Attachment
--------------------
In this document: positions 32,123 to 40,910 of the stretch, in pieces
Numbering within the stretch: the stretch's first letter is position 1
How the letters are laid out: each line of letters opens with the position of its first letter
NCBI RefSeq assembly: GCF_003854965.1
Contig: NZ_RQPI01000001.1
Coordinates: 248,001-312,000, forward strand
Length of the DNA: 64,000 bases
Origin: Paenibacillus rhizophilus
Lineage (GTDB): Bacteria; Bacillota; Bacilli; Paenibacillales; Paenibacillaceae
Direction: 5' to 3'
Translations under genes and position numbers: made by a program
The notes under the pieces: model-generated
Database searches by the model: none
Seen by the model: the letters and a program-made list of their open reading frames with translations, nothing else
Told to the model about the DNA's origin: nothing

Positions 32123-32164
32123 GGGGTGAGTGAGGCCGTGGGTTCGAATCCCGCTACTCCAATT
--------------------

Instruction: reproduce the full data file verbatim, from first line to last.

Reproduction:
In this document: positions 32,123 to 40,910 of the stretch, in pieces
Numbering within the stretch: the stretch's first letter is position 1
How the letters are laid out: each line of letters opens with the position of its first letter
NCBI RefSeq assembly: GCF_003854965.1
Contig: NZ_RQPI01000001.1
Coordinates: 248,001-312,000, forward strand
Length of the DNA: 64,000 bases
Origin: Paenibacillus rhizophilus
Lineage (GTDB): Bacteria; Bacillota; Bacilli; Paenibacillales; Paenibacillaceae
Direction: 5' to 3'
Translations under genes and position numbers: made by a program
The notes under the pieces: model-generated
Database searches by the model: none
Seen by the model: the letters and a program-made list of their open reading frames with translations, nothing else
Told to the model about the DNA's origin: nothing

Positions 32123-32164
32123 GGGGTGAGTGAGGCCGTGGGTTCGAATCCCGCTACTCCAATT